11/07/2017 at 12:23 AM (Uncategorized)

Moni Mohsin grew up in Lahore, and describes herself as being from a family of “educated, westernised people”. When General Zia ul-Haq came to power in a coup in 1977, her family felt less comfortable in the new, religious Pakistan, where political repression against nonconformists became commonplace, but she stayed in Lahore. She left Pakistan at 16 to study at a boarding school in England, and later attended Cambridge University, where she took to studying anthropology and archaeology. After General Zia’s death she moved more into the public sphere, working for the independent “Friday Times“, where she became a features editor. Her books include “The End of Innocence”, her debut novel ‘”Tender Hooks” AKA “Duty Free”, and “The Diary of a Social Butterfly“. She now divides her time between Lahore and London, where she lives with her husband and two children.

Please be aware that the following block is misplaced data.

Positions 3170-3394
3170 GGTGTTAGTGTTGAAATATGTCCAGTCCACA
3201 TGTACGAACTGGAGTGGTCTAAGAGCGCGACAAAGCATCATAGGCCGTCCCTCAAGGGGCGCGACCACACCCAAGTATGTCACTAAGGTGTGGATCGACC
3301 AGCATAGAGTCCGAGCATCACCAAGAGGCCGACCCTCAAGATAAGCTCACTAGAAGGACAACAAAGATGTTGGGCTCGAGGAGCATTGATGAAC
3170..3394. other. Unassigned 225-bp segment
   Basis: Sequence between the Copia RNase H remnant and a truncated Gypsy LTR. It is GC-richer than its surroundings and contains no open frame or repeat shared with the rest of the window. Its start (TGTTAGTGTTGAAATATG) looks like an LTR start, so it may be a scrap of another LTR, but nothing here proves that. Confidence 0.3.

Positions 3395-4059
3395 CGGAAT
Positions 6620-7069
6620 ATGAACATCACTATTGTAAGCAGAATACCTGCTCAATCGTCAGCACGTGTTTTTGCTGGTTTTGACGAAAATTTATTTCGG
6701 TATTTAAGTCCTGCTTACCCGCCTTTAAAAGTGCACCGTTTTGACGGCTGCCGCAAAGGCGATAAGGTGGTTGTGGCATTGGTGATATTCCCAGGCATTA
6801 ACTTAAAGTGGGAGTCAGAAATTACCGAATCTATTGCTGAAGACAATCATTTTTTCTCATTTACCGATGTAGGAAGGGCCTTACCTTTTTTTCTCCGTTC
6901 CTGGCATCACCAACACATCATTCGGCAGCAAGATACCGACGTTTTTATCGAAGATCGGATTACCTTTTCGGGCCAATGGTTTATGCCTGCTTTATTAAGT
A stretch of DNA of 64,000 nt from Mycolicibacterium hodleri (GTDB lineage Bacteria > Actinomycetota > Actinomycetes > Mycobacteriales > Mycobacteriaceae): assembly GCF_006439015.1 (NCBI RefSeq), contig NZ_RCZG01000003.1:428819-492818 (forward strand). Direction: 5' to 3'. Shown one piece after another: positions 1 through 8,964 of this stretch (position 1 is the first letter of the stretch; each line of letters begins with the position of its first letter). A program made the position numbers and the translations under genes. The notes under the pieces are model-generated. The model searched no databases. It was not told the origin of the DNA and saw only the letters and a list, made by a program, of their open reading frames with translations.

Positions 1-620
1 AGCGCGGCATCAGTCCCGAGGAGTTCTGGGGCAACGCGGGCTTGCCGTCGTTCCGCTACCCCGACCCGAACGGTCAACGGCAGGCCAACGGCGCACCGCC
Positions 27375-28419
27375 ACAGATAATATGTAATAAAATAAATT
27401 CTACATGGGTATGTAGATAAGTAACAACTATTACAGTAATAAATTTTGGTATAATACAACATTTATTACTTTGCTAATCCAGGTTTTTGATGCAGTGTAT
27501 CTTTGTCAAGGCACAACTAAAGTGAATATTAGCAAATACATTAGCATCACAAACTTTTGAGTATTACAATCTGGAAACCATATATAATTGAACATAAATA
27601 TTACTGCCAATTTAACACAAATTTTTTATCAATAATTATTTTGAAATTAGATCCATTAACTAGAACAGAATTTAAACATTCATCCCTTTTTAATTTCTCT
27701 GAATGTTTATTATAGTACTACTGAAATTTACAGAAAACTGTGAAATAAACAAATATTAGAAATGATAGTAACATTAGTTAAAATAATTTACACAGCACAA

Duty Free was the chick lit style of book with some cultural activities of Pakistan and as getting engaged to get married is a big thing for her and she has been allocated the job of finding suitable ladies for a guy who was cheated on by his first wife who ran off to Dubai. She manages to find him a suitable match although her ladyfriends disapprove of the match but Moni decides if he is happy with the match, it should be okay for them. There are so many family trees mentioned here so I am confused about relationships of the characters in the book as to who is who. But ultimately she meets the end goal of getting this guy to get married so that was good enough for a not serious chick lit fluff.

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